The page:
Peter Morville should be an interesting speaker on information retrieval-related topics, some of which he covers in his books Search Patterns and Ambient Findability. I wrote about some of his ideas earlier, but am curious to hear how he is presenting his work.

I hope that both talks are recorded and made available on the web.

Update: Daniel Tunkelang’s summary of Peter Morville’s talk

Position papers for Collab Info Seeking workshop

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We had a record crop of position papers for the Collaborative Information Seeking (CIS) workshop we’re organizing at CSCW 2010. Underscoring the ubiquity of collaboration in information seeking, the position papers address everything from health care to emergency response to SecondLife to the information seeking ecology within the enterprise. The papers clustered out into several broad categories, although some papers could have been easily classified in more than one way.

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Twitter and disasters waiting to happen

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The recent earthquake in Haiti has attracted attention from Twitter users and researchers. Twitter has been used to collect donations, to contact people on the ground, to coordinate relief efforts, etc. Recently, U. Colorado’s EPIC Group proposed a hash-tag-based syntax on top of Twitter messages to help automate the parsing of actionable messages, and to do so effectively and reliably. This is a noble effort, but as Manas Tungare points out, the proposed syntax is too complex for its intended users, who have more pressing issues than dealing with hash tags.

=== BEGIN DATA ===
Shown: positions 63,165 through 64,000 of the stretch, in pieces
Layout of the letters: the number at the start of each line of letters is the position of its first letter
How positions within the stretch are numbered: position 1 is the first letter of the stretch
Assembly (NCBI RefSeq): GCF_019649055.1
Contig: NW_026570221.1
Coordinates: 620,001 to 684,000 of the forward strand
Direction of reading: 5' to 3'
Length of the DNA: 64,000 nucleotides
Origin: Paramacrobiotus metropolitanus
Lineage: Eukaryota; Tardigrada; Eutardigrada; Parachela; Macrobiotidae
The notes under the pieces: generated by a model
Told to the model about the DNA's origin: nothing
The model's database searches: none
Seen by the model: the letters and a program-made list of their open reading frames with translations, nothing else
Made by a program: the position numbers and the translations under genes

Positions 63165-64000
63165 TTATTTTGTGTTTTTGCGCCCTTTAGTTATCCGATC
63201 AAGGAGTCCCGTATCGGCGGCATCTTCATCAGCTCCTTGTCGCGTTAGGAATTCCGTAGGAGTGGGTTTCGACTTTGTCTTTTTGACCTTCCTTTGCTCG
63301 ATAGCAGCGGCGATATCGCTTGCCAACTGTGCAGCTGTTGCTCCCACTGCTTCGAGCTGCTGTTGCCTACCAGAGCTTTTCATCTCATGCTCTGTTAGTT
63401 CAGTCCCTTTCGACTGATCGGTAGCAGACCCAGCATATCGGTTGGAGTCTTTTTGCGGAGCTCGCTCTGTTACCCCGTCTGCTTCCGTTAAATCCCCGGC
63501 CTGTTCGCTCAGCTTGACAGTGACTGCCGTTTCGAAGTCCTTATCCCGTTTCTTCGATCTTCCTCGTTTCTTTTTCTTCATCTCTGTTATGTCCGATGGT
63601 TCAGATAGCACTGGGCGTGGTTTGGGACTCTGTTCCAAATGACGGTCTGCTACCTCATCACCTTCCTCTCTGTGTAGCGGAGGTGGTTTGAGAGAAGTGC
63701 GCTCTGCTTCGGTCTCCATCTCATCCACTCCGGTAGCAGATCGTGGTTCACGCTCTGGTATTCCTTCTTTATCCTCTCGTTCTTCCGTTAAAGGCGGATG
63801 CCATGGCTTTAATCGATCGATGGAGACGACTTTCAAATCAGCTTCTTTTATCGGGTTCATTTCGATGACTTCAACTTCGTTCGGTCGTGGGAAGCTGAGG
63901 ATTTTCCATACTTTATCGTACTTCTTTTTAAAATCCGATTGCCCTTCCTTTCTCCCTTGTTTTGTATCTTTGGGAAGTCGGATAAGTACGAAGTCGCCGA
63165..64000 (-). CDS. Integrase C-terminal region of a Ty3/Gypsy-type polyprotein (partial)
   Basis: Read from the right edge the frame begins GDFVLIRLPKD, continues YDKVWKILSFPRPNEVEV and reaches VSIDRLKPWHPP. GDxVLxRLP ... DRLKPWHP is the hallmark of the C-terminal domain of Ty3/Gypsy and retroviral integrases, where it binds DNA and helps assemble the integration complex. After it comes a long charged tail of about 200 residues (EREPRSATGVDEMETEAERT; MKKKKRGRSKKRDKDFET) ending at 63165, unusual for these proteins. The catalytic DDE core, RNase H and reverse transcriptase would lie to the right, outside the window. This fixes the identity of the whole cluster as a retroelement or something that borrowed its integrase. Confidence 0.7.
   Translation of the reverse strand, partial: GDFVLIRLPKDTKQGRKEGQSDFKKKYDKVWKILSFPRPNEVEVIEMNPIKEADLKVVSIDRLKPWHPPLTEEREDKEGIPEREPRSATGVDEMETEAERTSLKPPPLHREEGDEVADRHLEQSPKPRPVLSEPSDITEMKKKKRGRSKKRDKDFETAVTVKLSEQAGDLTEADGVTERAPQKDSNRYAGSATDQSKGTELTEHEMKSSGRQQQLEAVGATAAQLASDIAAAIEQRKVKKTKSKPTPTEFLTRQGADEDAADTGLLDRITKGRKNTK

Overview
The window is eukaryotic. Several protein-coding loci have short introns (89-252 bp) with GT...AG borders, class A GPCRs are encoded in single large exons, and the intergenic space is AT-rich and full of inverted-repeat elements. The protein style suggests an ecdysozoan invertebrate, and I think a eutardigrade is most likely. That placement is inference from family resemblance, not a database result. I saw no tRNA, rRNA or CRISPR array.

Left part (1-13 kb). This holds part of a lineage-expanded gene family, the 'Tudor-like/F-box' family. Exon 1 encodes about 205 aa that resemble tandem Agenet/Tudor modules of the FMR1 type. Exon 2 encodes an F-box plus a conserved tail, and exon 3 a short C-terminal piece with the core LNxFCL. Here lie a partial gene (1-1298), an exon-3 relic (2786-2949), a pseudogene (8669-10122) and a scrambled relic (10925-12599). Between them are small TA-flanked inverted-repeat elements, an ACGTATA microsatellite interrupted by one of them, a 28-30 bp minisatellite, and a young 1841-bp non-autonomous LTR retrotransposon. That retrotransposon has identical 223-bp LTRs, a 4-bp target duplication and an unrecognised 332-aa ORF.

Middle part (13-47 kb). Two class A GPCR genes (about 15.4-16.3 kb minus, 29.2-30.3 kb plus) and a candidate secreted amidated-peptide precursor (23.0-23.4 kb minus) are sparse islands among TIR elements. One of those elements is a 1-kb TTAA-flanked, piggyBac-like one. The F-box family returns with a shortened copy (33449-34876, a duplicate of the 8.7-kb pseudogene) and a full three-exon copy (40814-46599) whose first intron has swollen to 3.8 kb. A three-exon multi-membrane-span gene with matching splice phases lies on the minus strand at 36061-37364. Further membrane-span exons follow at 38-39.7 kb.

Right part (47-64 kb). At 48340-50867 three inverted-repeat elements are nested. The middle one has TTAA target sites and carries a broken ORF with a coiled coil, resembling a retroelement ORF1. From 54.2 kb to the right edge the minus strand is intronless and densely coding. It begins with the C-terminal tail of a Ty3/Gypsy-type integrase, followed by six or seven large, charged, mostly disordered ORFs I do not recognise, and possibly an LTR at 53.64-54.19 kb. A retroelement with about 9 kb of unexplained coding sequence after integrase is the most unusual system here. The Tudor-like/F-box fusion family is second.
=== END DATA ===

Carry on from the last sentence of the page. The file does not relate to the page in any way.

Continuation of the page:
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Oops. Offline for a day.

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Sorry for being AWOP (away without posts).   We upgraded the underlying OS on this server, and in the process we made the machine non-bootable.  It was booting from a logical volume, which is illogical.  And after the upgrade, not a valid drive.   And since this isn’t “mission critical”, we didn’t have a hot spare.   So, this is now the backup of WordPress restored to a wiped-clean and re-installed machine.   I think it is close to back-to-normal.  Never upgrade a machine if you don’t remember exactly how and why it was set up the way it was (random chance or old poor decisions?).  Thanks to my anonymous colleagues for fixing it.

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Workshop: Virtual Worlds in 2020

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A quick pointer to a workshop sponsored by SDForum’s Virtual Worlds SIG  (which I co-chair along with Bob Ketner of The Tech and  Eilif Trondsen of SRI-BI):

The “Virtual Worlds in 2020″ Workshop
Palo Alto, CA
Tuesday, Oct. 13, 2009

From the program description:
This is the 3rd annual “Future of Virtual Worlds” session – the Virtual Worlds in 2020 Workshop. This year it’s an interactive workshop where you can bring ideas, input, and questions for a rare, long term view of virtual worlds, at the Virtual Worlds SIG.

In just a few weeks we enter a new decade equipped with abilities that existed only in science fiction a few years ago. Although plans for using using graphical, collaborative virtual worlds predate the internet itself by many years, many advances in productivity remain unclaimed. It’s time now to take a look ahead. This workshop will produce a set of inputs showing what might be possible – along with a list of challenges to be overcome along the way over the next decade. Continue Reading